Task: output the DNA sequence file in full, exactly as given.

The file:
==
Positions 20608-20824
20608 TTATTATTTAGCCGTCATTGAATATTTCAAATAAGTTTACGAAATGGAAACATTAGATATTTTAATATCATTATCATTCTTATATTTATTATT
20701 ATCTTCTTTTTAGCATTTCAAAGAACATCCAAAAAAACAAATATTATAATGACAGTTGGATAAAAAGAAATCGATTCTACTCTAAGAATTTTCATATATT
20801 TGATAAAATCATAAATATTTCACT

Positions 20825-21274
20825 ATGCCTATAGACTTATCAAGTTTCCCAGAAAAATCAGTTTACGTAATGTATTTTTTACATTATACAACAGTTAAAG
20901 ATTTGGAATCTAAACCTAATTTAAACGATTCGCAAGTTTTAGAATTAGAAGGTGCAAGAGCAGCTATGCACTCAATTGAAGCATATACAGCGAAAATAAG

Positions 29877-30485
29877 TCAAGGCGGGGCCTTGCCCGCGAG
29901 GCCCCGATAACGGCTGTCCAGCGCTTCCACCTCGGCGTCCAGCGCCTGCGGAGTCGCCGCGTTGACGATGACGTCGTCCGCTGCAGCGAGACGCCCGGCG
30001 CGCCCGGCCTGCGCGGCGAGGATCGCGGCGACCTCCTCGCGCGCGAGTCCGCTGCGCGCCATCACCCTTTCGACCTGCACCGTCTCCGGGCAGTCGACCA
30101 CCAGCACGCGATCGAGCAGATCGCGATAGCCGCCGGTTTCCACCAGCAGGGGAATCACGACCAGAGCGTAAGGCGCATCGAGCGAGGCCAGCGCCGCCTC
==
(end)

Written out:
Positions 20608-20824
20608 TTATTATTTAGCCGTCATTGAATATTTCAAATAAGTTTACGAAATGGAAACATTAGATATTTTAATATCATTATCATTCTTATATTTATTATT
20701 ATCTTCTTTTTAGCATTTCAAAGAACATCCAAAAAAACAAATATTATAATGACAGTTGGATAAAAAGAAATCGATTCTACTCTAAGAATTTTCATATATT
20801 TGATAAAATCATAAATATTTCACT

Positions 20825-21274
20825 ATGCCTATAGACTTATCAAGTTTCCCAGAAAAATCAGTTTACGTAATGTATTTTTTACATTATACAACAGTTAAAG
20901 ATTTGGAATCTAAACCTAATTTAAACGATTCGCAAGTTTTAGAATTAGAAGGTGCAAGAGCAGCTATGCACTCAATTGAAGCATATACAGCGAAAATAAG

Positions 29877-30485
29877 TCAAGGCGGGGCCTTGCCCGCGAG
29901 GCCCCGATAACGGCTGTCCAGCGCTTCCACCTCGGCGTCCAGCGCCTGCGGAGTCGCCGCGTTGACGATGACGTCGTCCGCTGCAGCGAGACGCCCGGCG
30001 CGCCCGGCCTGCGCGGCGAGGATCGCGGCGACCTCCTCGCGCGCGAGTCCGCTGCGCGCCATCACCCTTTCGACCTGCACCGTCTCCGGGCAGTCGACCA
30101 CCAGCACGCGATCGAGCAGATCGCGATAGCCGCCGGTTTCCACCAGCAGGGGAATCACGACCAGAGCGTAAGGCGCATCGAGCGAGGCCAGCGCCGCCTC